We support clients with trusted advice to help navigate changes in the contracting sector.

CRS Solicitors are experts in employment status within the recruitment and contractor industry. Introduced in 2000, IR35 is legislation designed to ensure self-employed contractors operating through a limited company pay the correct income tax and national insurance. How status is determined in the Public Sector changed in April 2017, and similar changes will take effect in April 2020 in the Private Sector. Clients will be required to make decisions on status. It is therefore vital you engage with CRS Solicitors to support you to comply with new legislative changes.

Review of contractors
CRS Solicitors offer bespoke solutions to help review the current position and put in place status assessment tools to gain a clear picture of your contractors’ employment status on each assignment. We can offer training to help educate your teams, equipping you with the knowledge and understanding to make informed, compliant decisions when engaging with contractors.

Contracts review
CRS Solicitors offer expertise in reviewing contracts and developing compliant processes. Our experience advising and working with key industry partners enable us to offer informed, practical advice. Amid forthcoming changes in IR35, understanding your business and your areas of risk and exposure is key to careful planning.

Onsite support
We can arrange on-site visits to understand the nature of your business and tailor support suitable for the size and sector of your business. No two businesses are the same, and we take time to assess the needs of your business before discussing solutions best for you.

We help you to navigate through the changes, communicate & advise of liabilities

With regular industry updates, expert advice, and experience in understanding and applying legislation, CRS Solicitors are best placed to support clients and hirers comply with legislation in a changing contracting market.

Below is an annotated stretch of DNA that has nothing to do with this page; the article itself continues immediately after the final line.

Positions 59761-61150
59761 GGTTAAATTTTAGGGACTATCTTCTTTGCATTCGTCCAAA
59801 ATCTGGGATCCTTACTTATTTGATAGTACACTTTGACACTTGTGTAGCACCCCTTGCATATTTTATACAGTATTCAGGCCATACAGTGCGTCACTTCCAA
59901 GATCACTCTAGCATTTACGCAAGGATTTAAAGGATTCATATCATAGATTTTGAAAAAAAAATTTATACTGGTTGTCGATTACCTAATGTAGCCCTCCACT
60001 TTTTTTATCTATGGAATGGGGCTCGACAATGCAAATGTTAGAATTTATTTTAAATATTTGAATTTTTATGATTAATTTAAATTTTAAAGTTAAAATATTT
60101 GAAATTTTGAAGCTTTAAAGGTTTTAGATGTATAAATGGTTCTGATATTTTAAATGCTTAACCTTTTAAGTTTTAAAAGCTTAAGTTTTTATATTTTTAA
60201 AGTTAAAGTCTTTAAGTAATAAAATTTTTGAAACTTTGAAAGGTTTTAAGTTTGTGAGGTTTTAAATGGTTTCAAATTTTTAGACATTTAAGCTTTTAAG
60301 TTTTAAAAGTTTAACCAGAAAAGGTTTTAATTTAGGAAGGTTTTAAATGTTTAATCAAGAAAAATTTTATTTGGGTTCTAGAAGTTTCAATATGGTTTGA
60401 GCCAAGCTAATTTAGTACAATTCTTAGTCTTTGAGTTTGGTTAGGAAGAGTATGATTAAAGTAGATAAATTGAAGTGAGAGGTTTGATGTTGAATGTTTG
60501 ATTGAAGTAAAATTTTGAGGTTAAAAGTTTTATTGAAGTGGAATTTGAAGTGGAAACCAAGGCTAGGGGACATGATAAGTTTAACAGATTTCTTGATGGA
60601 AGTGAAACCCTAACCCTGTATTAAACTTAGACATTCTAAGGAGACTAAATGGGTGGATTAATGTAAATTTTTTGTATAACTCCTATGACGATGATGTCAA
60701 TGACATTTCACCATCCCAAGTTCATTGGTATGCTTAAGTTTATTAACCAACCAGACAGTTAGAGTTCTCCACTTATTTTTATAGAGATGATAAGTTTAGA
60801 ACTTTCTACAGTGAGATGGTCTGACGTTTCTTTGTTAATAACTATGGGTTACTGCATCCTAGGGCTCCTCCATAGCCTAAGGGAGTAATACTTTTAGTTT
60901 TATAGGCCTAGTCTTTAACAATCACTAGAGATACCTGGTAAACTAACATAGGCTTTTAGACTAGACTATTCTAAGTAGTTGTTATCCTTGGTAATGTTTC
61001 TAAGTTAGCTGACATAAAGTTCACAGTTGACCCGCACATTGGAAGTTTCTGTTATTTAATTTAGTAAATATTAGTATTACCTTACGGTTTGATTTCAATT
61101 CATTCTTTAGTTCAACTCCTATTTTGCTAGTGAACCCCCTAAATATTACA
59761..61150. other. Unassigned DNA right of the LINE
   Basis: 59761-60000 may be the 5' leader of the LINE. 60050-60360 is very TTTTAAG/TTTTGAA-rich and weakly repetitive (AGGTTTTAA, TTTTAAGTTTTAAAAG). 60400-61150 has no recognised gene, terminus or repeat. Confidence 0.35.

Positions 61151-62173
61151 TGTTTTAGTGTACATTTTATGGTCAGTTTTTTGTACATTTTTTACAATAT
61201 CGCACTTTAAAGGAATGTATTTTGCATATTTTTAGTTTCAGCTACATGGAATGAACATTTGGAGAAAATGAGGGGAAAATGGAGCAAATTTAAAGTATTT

Having experienced similar IR35 changes coming into effect in the public sector in April 2017, CRS Solicitors has seen first-hand the costly implications of late planning, poor communication and rushed decisions. Burying your head in the sand is not an option!

Shaun Critchley

What our clients are saying

Thanks again for your support. Your understanding of liability has been particularly insightful.


Frequently asked questions

  1. Does that mean the days are numbered for contracting?

    Certainly not. The changes in legislation are about enabling genuinely self-employed contractors to continue to operate as self-employed after the Private Sector rule changes. Supported by the correct advice and compliant application of legislation, some contractors’ working practices and contracts can be amended to ensure that they stay outside of IR35. It is likely that most contractors who are very clearly caught by IR35 will wish to continue to provide their services in a flexible way and hirers will have to engage with them via a PAYE-compliant solution, such as through an umbrella provider. CRS Solicitors can help you understand your contracting workforce, assess status, and propose solutions that work for you and your contractors.

  2. What’s meant by ‘Small Business Exception’?

    Changes to IR35 legislation will not apply to “small” hirers in the Private Sector. How a ‘small’ business is defined is expected to follow criteria set out in the Companies Act 2006, based on balance sheet and turnover thresholds, and fewer than 50 employees. As with current legislation, contractors who provide services to small hirers will required to assess their own status for each assignment.

  3. Under the new rules, what’s my obligation as a Private Sector end-client?

    The employment status (for tax) of contractors operating through their own Limited Company will have to be determined by the end client within the Private Sector. This is already the case in the Public Sector and is being extended to the Private Sector from April 2020. Once determined, the employment status of contractors will need to be communicated to the ‘fee payer’ (normally the recruitment business) and to the contractor. It’s then the obligation of the fee payer to ensure that, where the assignment is determined inside IR35, correct tax and NI deductions are made.

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